I believe aggressive empires with bloated bureaucracies, unsustainable debt loads, and chronic military overreach cannot compete against the now capitalist, relatively free-market Asia. The truth is Asia is rising and the debt-ridden Western democracies are failing. The world is an interesting place, and the American Dream still lives - just not so much in the United States any longer. But countries can change for the better; tyrannies are overthrown, and the Internet reformation is a big advantage for people desiring freedom and honest information around the world.
Don’t fence yourself in.
As Hilary Clinton starts to ponder the curtains she wants to hang in the Oval Office, there is only one person who can realistically stand in her way: Rand Paul.
The global power shift from the West to the East is alive and well
Senate leaders failed to get the 60 votes needed to advance The USA Freedom Act - which would have limited the National Security Agency’s bulk collection of phone records - and as Bloomberg reports, it's unlikely a new version can be drafted for another vote before the congressional term expires this year. The 58-42 vote to move the measure forward came mostly along party lines as Senator Saxby Chambliss - the top Republican on the intelligence committee - rambling that the bill "eliminates tools critical to the intelligence community’s ability to prevent terrorist attacks, and its adoption would greatly degrade our ability to fight domestic terrorism in particular." In other words - it's for own good, now shut up!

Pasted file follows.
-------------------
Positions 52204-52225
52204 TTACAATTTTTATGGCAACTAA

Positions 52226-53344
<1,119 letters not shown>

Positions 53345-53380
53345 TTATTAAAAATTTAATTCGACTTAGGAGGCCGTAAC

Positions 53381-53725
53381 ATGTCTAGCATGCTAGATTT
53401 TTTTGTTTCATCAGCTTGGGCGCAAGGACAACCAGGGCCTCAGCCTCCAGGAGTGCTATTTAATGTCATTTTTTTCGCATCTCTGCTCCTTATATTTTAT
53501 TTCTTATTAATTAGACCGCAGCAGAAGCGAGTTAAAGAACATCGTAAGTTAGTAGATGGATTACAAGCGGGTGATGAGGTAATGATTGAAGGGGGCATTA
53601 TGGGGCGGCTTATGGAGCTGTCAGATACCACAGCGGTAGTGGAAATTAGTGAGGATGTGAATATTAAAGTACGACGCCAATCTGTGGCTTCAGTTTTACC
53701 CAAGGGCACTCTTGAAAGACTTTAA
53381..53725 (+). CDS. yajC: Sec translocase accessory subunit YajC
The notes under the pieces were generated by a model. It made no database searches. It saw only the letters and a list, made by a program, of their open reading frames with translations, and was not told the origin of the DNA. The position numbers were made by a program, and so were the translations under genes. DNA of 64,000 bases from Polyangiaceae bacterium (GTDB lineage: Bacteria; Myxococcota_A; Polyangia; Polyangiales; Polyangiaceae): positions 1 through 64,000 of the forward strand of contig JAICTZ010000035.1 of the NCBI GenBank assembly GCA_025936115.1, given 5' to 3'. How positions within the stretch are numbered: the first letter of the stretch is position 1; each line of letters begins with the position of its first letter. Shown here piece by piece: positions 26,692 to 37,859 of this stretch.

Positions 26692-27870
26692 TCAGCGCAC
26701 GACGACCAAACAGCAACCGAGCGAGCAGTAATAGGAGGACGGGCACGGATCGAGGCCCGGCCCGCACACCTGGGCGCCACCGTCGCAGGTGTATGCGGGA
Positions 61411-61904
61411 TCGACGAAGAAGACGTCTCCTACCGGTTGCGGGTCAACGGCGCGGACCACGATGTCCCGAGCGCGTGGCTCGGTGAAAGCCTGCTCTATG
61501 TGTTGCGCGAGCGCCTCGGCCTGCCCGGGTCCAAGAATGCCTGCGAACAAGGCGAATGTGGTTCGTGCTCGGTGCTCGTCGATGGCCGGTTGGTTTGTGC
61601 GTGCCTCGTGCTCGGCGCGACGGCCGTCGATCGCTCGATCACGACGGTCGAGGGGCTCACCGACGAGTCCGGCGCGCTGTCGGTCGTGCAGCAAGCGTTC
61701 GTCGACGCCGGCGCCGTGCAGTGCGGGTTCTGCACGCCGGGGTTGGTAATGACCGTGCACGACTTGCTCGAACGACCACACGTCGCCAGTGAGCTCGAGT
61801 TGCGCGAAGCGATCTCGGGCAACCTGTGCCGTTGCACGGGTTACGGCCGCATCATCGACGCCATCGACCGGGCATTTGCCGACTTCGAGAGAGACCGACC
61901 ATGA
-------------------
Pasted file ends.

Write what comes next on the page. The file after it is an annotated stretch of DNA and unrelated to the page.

This may not quite be the blow-off top in the merger bubble as companies rush to frontrun the ECB and buy whatever still isn't nailed, but it is getting close. Because while earlier today Baker Hughes announced it would accept the Halliburton offer to buy it unchallenged in a $35 billion transaction leading many to wonder just how much lower the price of oil is still set to drop, moments ago the Allergan "White Knight" swooped from up on high, and as had also been leaked in recent weeks, Actavis agreed to buy the botox- maker which Ackman and Valeant had been so eagerly chasing for months in order to let the roll-up pharma pad its non-GAAP books with another 2-3 years of pro forma "synergies" add backs. This means that between Halliburton and Actavis, today we have had the first $100 billion "Merger Monday" in over a decade.
David Cameron warned last night that the global economy risked another crash and said in an article that 'red warning lights' were 'flashing on the dashboard of the global economy' and the eurozone was 'teetering on the brink' of another recession.